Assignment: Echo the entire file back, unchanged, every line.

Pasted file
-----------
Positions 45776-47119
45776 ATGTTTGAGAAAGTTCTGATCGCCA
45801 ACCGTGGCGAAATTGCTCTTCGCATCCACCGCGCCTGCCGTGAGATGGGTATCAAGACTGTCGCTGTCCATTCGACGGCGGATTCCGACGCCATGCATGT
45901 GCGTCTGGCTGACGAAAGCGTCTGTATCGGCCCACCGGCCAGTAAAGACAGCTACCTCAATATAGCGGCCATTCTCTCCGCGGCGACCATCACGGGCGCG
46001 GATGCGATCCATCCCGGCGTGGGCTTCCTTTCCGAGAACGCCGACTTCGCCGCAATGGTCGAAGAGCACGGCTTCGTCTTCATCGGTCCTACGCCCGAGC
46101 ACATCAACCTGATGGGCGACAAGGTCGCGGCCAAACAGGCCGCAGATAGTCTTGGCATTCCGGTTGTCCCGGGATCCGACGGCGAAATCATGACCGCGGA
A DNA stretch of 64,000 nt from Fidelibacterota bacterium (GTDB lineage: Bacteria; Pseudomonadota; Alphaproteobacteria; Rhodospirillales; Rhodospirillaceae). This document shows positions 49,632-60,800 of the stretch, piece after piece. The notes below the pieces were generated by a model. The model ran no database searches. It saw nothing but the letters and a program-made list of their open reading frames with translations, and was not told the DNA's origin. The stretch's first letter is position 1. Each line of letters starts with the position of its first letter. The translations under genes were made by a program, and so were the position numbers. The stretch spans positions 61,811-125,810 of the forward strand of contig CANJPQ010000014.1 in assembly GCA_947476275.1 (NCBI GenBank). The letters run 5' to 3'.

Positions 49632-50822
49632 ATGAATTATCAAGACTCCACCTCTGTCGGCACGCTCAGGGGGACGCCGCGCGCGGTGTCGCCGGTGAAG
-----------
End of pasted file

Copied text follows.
Positions 45776-47119
45776 ATGTTTGAGAAAGTTCTGATCGCCA
45801 ACCGTGGCGAAATTGCTCTTCGCATCCACCGCGCCTGCCGTGAGATGGGTATCAAGACTGTCGCTGTCCATTCGACGGCGGATTCCGACGCCATGCATGT
45901 GCGTCTGGCTGACGAAAGCGTCTGTATCGGCCCACCGGCCAGTAAAGACAGCTACCTCAATATAGCGGCCATTCTCTCCGCGGCGACCATCACGGGCGCG
46001 GATGCGATCCATCCCGGCGTGGGCTTCCTTTCCGAGAACGCCGACTTCGCCGCAATGGTCGAAGAGCACGGCTTCGTCTTCATCGGTCCTACGCCCGAGC
46101 ACATCAACCTGATGGGCGACAAGGTCGCGGCCAAACAGGCCGCAGATAGTCTTGGCATTCCGGTTGTCCCGGGATCCGACGGCGAAATCATGACCGCGGA
A DNA stretch of 64,000 nt from Fidelibacterota bacterium (GTDB lineage: Bacteria; Pseudomonadota; Alphaproteobacteria; Rhodospirillales; Rhodospirillaceae). This document shows positions 49,632-60,800 of the stretch, piece after piece. The notes below the pieces were generated by a model. The model ran no database searches. It saw nothing but the letters and a program-made list of their open reading frames with translations, and was not told the DNA's origin. The stretch's first letter is position 1. Each line of letters starts with the position of its first letter. The translations under genes were made by a program, and so were the position numbers. The stretch spans positions 61,811-125,810 of the forward strand of contig CANJPQ010000014.1 in assembly GCA_947476275.1 (NCBI GenBank). The letters run 5' to 3'.

Positions 49632-50822
49632 ATGAATTATCAAGACTCCACCTCTGTCGGCACGCTCAGGGGGACGCCGCGCGCGGTGTCGCCGGTGAAG